Find new friends fast
When you’re younger, friends are everything. As you get older and people change and family responsibilities and jobs require more time and attention, it’s not unusual to lose touch with friends.
“In midlife, women’s lives are particularly full,” explains Irene Levine, Ph.D., a professor of psychiatry at New York University and author of Best Friends Forever: Surviving a Breakup with Your Best Friend. “But having supportive friendships is important — it reduces stress, blood pressure and the risk of depression.” Besides, friends make life more fun.
Check out these strategies for how to seek and develop meaningful friendships. They require only a little extra effort and repay you with a priceless gift.
1. Work your current commitments.
Conventional advice may suggest you sign up for an art class or book club to meet new people. But you’re probably overscheduled as it is! So instead, become more engaged in the groups you already have. For example, instead of watching soccer games with 30 other parents, become a board member of the league. Or lead a subcommittee for your local parent organization.
“You’ll connect more regularly and intimately with the same people,” says Levine. And doing so allows friendships to develop naturally, even though you aren’t shouldering much more of a time commitment.
2. Elevate an acquaintance to a friend.
When you find someone you click with, take baby steps toward making her a bosom buddy. “Share your real self slowly and wait for her to reciprocate,” says Levine. Meet for coffee and start by talking about your background or your interests (e.g. cooking or scrapbooking). Peeling back layers may be uncomfortable for shy types, but you need to expose yourself to see if there’s good mutual chemistry, she says.
On the other hand, should you feel totally at ease, resist the temptation to spill your life story right away. If your new pal is overwhelmed, she might back off unnecessarily.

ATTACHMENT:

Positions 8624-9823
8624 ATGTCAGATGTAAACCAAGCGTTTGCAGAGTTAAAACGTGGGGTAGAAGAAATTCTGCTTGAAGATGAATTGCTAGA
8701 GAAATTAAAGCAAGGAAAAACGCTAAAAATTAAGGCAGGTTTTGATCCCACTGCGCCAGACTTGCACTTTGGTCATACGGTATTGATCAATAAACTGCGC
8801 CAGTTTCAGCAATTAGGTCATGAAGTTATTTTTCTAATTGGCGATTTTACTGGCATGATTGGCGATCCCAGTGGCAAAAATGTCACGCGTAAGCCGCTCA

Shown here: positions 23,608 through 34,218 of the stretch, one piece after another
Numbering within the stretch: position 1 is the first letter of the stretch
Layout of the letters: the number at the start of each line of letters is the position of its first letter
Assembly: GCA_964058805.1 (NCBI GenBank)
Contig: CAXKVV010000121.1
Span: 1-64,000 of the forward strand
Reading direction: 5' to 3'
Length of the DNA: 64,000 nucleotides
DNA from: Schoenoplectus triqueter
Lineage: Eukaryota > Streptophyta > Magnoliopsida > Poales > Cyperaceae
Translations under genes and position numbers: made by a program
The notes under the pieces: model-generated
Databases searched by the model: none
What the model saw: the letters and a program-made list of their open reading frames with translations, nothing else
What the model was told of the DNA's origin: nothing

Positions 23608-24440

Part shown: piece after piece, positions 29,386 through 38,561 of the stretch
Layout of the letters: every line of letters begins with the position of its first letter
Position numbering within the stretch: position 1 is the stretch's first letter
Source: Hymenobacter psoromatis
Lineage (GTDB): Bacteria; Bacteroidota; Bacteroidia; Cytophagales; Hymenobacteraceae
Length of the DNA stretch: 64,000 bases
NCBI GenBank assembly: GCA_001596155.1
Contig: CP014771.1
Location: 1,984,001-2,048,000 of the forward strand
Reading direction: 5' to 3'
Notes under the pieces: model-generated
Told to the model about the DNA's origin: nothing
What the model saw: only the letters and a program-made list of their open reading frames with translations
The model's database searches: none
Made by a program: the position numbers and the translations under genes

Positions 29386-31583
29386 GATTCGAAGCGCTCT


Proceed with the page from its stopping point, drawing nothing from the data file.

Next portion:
3. Integrate yourself into a group.
If you’re on the periphery of an established social circle, breaking in can be daunting. Solution: develop a closer relationship with one person first. Once the friendship sprouts, your pal is likely to involve you more with the group.
One warning: don’t get too clingy with your go-to gal. At gatherings, chat with others so you don’t alienate her. And be patient. It takes time, but eventually you’ll be chummy with more members and become part of the inner circle yourself.
4. Be open to friendship.
“It sounds sappy, but most friendships begin with a smile and openness,” says Levine. That means engaging in small talk where appropriate — your office elevator, the community pool, courtside at your kids’ games. “If you act friendly and show people you’re interested in them, you’ll get a few ‘nibbles,’” she adds.
But finding your friend may be a hit-and-miss process. For example, you chat up a neighbour and she invites you to a party that turns out to be a pressure-filled sales pitch for her jewellery business. Don’t give up! Stay cheerful and talk with the other guests. Who knows, your future BFF may be there feeling duped too.
5. Nurture new connections.
Once you’ve made a friend, make her a priority by scheduling time together. If it feels forced or you’re just too busy, get your haircut at the same time and grab coffee afterwards. Syncing must-do’s guarantees a little one-on-one without overburdening your schedule. Also remember that you needn’t always connect face-to-face. Try other ways to stay in touch, such as Facebook, texting and quick calls, says Levine.If you ever feel guilty about missed family time, know that investing in friendships pays off — for everyone. “Friends help us relax and keep life in perspective,” says Levine. Those “selfish” moments recharge your soul so you can be a better mum, spouse, daughter